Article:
One proposal under discussion would establish a process by which subjects of national-security surveillance would be later notified they had been surveilled. Such a change, long pushed by some privacy groups like the American Civil Liberties Union, would align the law more closely with disclosure requirements for criminal wiretaps, which typically conclude with targets being notified of the surveillance against them, the people said.
Presidents in both parties have historically been reluctant to advocate for any retrenchment of surveillance authorities, even in times of public support for more privacy safeguards, due to concerns that blame could be directed at them in the event of a terrorist attack, former officials have said.
Mr. Trump hasn’t expressed any public opinion on the coming expiration of the spying powers, but he has been a harsh critic of the government’s surveillance powers and has privately encouraged his advisers to develop a policy response to the surveillance of Mr. Page, the people familiar with the matter said. Mr. Trump feels personally victimized by the FISA process and the intelligence agencies that he oversees and some of the White House officials see a political opening for an overhaul.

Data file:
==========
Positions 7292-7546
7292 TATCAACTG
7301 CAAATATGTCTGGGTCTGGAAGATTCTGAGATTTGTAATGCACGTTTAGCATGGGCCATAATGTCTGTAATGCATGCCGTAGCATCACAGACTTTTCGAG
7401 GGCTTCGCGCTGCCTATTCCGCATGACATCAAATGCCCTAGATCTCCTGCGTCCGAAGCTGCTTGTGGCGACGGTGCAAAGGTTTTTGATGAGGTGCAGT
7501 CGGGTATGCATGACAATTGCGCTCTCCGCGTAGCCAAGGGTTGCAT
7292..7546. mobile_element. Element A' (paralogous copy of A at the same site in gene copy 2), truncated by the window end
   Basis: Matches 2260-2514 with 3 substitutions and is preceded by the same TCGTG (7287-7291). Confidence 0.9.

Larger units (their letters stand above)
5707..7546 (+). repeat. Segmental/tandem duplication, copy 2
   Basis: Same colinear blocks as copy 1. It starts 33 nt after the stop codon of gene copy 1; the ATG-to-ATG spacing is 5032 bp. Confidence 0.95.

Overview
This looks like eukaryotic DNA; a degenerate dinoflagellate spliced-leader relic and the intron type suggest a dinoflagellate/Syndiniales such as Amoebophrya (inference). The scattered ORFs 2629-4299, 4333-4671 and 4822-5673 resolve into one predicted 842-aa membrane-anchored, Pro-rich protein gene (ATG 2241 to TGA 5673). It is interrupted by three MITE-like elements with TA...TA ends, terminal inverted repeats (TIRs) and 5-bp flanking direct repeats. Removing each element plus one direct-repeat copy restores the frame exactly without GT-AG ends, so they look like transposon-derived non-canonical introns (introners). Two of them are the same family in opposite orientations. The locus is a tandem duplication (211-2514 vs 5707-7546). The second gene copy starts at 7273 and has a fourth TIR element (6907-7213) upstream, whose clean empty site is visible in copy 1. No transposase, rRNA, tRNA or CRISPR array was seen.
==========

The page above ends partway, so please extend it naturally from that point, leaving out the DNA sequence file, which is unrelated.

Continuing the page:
“We were abused by the FISA process; there’s no question about it,” Mr. Trump told reporters this month. “We were seriously abused by FISA.”
Many of the claims by Mr. Trump about Obama-era surveillance against him and his campaign lack merit and in some cases have been disputed by his own Justice Department, but he has said the watchdog report vindicates his criticism of the FBI.
In late 2016, the FBI began to conduct surveillance on Mr. Page, who had previously drawn the interest of counterintelligence investigators for his contact with a suspected Russian spy in New York. The surveillance was approved by the Foreign Intelligence Surveillance Court, the secret judicial panel that approves such warrants.
The Justice Department’s inspector general concluded in a report released in December that the FBI had made significant errors in how it sought and obtained the surveillance, and the Department now believes it should have discontinued the surveillance far earlier than it did.
Among the “serious performance failures” documented in the report was the FBI’s withholding to the FISA court of information that undercut claims made by a former British intelligence officer, Christopher Steele, in an unverified dossier the bureau partially relied on to obtain approval for surveillance against Mr. Page.
The applications to surveil Mr. Page additionally neglected to describe his previous relationship as an “operational contact” with the Central Intelligence Agency, and detailed an episode where an FBI attorney allegedly altered an email related to renewing the surveillance to add that Mr. Page was “not a source” for the government.